Re-Territorializing Park-Monument of The Bulgarian-Soviet Friendship

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    Photograph of Staircase of Victors — Main Landing.
    Roksena Nikolova
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    Simplified concrete model of Friendship monument, two parts.
    Roksena Nikolova
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    Concrete model of Friendship monument, archway with rearranged wings.
    Roksena Nikolova
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    Concrete model of Friendship monument, interior light from above.
    Roksena Nikolova
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    Concrete model of Friendship monument, collage with sitting figure in front.
    Roksena Nikolova
Author
Roksena Nikolova

Examining Committee Members

Supervisor
Committee Member
Internal Reader
External Examiner
Margaret Krawecka

The silhouettes of colossal Soviet monuments in Bulgaria shaped the landscape of the nation, both physically, and metaphorically. Many remain abandoned, some have been removed, a few modified, but their controversy remains forever in history. One of them, now abandoned, landed on a hill and with obstinate assurance still stands — The Park-Monument of The Bulgarian-Soviet Friendship in Varna. A ghostly iron fist, hidden in its shadow, continues to haunt the nation. Its existence in Bulgaria, as with other monuments around the world, tied to past ideologies, is highly contested. The relevance of existing monuments and their relationship to an oppressive regime remains controversial.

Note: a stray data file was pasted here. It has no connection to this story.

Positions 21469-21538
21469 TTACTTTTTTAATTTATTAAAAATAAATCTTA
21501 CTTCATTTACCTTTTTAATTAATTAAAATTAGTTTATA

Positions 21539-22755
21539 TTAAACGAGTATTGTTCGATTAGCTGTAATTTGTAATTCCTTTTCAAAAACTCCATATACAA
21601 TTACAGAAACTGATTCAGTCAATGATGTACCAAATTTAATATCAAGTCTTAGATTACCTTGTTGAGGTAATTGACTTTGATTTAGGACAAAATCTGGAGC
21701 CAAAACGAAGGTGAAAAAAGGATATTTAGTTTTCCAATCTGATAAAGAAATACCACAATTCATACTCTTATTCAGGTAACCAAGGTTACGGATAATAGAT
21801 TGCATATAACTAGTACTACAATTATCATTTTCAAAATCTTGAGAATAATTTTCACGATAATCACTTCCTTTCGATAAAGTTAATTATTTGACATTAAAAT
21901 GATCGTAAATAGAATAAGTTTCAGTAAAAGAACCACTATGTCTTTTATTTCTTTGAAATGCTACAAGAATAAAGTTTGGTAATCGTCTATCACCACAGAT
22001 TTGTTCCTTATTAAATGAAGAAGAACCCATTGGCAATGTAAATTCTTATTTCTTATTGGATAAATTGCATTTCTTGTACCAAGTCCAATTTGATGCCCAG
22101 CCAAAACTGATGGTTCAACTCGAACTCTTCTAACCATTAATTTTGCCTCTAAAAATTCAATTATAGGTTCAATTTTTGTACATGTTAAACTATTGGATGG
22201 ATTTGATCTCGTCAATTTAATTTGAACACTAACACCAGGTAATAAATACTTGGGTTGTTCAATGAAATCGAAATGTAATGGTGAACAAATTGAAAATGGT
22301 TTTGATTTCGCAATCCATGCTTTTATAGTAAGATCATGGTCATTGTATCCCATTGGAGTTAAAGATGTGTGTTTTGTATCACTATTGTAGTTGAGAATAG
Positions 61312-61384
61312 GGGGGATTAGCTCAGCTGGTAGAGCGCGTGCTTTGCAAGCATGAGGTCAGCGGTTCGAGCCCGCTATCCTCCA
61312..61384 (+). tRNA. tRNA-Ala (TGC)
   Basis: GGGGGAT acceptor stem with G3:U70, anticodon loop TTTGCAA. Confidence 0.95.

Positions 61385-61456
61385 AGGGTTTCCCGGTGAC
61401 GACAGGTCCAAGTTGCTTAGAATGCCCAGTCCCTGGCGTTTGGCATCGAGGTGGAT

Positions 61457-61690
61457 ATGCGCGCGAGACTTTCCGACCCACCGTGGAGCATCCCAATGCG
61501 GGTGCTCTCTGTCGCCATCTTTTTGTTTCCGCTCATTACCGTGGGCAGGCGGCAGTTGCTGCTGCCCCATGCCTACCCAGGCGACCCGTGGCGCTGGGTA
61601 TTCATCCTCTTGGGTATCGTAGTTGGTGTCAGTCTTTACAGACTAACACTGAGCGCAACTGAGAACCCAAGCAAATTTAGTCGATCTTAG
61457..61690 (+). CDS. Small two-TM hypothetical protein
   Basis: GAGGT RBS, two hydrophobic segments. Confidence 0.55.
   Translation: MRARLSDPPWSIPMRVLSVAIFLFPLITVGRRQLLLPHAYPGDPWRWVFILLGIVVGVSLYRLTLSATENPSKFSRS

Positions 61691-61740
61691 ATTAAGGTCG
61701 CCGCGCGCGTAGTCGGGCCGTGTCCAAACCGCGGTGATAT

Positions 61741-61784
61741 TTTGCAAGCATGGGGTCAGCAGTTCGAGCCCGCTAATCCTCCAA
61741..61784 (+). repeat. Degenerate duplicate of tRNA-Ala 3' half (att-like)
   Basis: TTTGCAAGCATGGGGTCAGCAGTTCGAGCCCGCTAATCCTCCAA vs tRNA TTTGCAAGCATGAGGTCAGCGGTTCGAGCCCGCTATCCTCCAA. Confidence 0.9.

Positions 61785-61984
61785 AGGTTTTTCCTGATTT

I confront the Friendship Monument by confronting my personal past. This subjective story, as it relates to this particular monument, also relates to a larger issue: A dominating power exist, both inside and outside the human body and psyche. I challenge power; the power of the dominator over the dominated. I investigate this power by engaging the monument, by collecting drawings and images, and by making artefacts. I make models, casts, collages, in a mode of serious play, I experiment with my relations to power through what the monument awakens in me. I open it up and expose what is hidden and locked away, so that I can bring into light the darkest moments of my past.

The Friendship Monument must continue to jog the memory, to stimulate a reoccurring and rhythmic re-evaluation of the past to inform the future. The territory that comes with a socialist past is anchored in my present, through the legacy of the Soviet Union embodied in this monument, and it is not a territory that I want to continue to accept. The power over the people, the totalitarianism, the domination of an era manifested through this particular monument, is something I will confront repeatedly.

Through this archive of drawings, photographs, and memories, I make an assemblage of parts that interact and inform each other in the hope of creating a new territory. I can also, in the future, come back to and replenish a memoir from a new territorial perspective.

Project Date
Completed